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Media Advisory - Curve Lake First Nation hosts Ontario Municipal Boarding Hearing Re: Proposed Burleigh Bay Condominium Development

2016-09-28


Curve Lake First Nation (September 28th, 2016) – Curve Lake First Nation will host the Ontario Municipal Board (OMB) Hearing regarding the proposed Burleigh Bay Condominium Development during the week of October 4th to 7th, 2016. 


The OMB hearing began on Tuesday September 12th, 2016 in Woodview, ON and is expected to last four weeks; Burleigh Bay Corporation is a Vancouver-based development company, that has proposed a 60 unit seasonal condominium development, a marina with 74 boat slips, an outdoor swimming pool, beach volleyball court and a condo administration building, for the 675-acre property on Stoney Lake. Opposition parties include Curve Lake First Nation and Friends of the Fraser Wetlands Inc. The property slated for the development was turned down for rezoning by the North Kawartha Township and contains and is also adjacent to, provincial significant wetlands, referred to as the Fraser Wetlands. Local First Nations consider the land to be sacred; it was a ceremonial and gathering place, and falls within the traditional territory of the Mississauga First Nations. The property is also not very far from the Kinomaage-Waapkong (aka Peterborough Petroglyph Park) and the traditional fish weirs on Lovesick Lake.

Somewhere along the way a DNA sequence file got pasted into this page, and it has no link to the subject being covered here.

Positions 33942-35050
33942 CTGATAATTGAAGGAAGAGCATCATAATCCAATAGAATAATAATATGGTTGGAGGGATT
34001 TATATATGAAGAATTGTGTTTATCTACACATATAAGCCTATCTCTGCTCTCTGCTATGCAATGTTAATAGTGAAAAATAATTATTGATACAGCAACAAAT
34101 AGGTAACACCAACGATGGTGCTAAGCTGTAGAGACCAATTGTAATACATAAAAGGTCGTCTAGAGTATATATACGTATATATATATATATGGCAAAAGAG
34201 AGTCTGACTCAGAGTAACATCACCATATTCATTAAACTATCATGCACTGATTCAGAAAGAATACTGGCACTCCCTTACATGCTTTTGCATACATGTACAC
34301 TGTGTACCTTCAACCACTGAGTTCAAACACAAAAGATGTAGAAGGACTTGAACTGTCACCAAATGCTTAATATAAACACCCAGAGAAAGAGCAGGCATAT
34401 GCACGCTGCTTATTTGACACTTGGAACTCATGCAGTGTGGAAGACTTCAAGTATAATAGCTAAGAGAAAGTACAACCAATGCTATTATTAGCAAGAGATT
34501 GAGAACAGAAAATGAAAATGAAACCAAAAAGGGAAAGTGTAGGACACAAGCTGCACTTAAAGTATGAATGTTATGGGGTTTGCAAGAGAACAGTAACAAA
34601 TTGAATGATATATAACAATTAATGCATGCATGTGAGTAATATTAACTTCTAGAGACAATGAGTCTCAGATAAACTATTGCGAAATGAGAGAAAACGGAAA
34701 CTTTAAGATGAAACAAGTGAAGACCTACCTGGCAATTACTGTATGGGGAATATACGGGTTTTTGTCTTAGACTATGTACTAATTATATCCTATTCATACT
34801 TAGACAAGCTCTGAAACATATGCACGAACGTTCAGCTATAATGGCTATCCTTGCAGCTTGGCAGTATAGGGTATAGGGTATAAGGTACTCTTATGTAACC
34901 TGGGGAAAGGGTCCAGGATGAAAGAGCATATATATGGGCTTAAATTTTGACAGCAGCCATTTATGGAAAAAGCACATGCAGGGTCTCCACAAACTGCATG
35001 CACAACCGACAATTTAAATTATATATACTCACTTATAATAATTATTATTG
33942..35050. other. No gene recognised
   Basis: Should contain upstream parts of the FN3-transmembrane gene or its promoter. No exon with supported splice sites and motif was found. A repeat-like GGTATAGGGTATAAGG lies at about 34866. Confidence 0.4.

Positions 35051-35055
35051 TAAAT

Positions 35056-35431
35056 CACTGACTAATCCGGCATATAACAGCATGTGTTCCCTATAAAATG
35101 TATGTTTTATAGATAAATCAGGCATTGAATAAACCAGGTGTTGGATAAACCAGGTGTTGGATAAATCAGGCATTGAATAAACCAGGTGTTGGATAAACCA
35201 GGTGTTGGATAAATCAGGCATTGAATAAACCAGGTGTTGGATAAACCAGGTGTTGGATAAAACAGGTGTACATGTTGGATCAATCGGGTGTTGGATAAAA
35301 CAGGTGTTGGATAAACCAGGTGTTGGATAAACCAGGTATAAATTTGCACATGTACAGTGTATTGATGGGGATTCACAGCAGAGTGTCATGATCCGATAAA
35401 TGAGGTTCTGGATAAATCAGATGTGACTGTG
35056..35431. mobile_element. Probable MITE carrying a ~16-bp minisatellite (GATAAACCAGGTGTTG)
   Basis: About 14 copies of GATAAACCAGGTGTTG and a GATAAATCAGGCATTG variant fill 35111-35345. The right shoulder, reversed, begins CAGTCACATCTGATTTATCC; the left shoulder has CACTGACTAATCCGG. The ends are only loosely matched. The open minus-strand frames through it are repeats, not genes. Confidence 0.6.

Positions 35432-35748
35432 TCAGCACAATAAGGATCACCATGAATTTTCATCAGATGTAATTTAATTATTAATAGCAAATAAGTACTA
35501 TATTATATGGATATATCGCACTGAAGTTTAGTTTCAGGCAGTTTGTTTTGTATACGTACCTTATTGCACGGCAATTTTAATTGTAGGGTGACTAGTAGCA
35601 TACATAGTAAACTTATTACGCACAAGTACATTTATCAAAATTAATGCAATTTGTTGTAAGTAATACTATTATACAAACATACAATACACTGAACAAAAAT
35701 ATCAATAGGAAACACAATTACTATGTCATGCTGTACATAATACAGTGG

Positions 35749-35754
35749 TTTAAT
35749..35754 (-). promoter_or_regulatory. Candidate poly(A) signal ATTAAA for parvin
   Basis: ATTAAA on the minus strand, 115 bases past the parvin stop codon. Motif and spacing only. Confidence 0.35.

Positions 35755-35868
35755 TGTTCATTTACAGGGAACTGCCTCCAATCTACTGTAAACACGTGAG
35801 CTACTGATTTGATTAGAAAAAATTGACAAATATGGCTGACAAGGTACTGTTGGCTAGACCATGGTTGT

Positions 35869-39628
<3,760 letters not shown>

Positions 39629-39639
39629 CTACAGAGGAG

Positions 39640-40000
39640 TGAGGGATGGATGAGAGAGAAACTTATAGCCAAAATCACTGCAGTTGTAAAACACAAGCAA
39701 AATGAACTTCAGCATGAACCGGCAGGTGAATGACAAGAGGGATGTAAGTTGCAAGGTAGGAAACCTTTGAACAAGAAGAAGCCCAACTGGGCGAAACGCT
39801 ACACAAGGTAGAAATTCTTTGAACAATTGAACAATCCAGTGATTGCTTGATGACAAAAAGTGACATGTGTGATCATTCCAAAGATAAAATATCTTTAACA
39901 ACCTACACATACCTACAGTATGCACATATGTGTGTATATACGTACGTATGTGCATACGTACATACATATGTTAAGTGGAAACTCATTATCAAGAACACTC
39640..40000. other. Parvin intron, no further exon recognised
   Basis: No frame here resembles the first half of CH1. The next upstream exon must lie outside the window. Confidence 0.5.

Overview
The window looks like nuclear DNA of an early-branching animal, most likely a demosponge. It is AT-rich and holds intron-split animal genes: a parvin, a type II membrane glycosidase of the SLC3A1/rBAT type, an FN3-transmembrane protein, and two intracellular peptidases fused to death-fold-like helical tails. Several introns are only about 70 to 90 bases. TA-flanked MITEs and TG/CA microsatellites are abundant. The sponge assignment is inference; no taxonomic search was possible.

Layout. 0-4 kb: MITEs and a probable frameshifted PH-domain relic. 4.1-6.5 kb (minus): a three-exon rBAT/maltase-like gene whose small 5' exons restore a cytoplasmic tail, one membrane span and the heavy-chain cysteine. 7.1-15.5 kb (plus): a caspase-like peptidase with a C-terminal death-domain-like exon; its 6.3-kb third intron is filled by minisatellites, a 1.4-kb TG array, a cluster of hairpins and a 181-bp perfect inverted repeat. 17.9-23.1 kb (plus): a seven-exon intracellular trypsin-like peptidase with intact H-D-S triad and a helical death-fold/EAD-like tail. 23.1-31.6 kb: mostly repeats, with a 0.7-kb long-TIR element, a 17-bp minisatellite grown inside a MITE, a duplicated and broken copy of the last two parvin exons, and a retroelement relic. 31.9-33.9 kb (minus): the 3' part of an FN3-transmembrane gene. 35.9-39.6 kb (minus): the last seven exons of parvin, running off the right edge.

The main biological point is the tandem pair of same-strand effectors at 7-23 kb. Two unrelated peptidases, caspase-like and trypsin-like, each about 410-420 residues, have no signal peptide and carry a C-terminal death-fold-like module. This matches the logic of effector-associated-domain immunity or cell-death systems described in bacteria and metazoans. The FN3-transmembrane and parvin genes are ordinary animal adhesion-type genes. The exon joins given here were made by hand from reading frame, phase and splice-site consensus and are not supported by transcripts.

Testimony will be heard from representatives from Curve Lake First Nation, Mississauga’s of Scugog Island, Hiawatha First Nation, and James Connolly, PhD, Professor of Dept. of Anthropology – Trent University, while the hearing is in Curve Lake First Nation. 


What: OMB Hearing – Proposed Burleigh Bay Development

When: Tuesday October 4th to Friday October 7th, 2016

Where: Curve Lake First Nation Community Centre – 20 Whetung Street, Curve Lake, ON

Curve Lake First Nation also known as Oshkigmong, is part of the Mississauga’s First Nations of the Great Anishnaabe Nation, and is home to over 2,200 members. The community is situated on a peninsula between Chemong and Upper Buckhorn Lake, along the Trent Severn Waterway. Curve Lake First Nation was formally known as Mud Lake settlement in the early 1800’s, which was formally recognized as a reserve in 1889 and changed to Curve Lake First Nation in 1964. 

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For more information contact:

Krista Coppaway, Communications/Community Engagement Officer

Curve Lake First Nation

Tel: 705-657-8045 ext. 209

Email: KristaC@curvelake.ca 

www.curvelakefirstnation.ca

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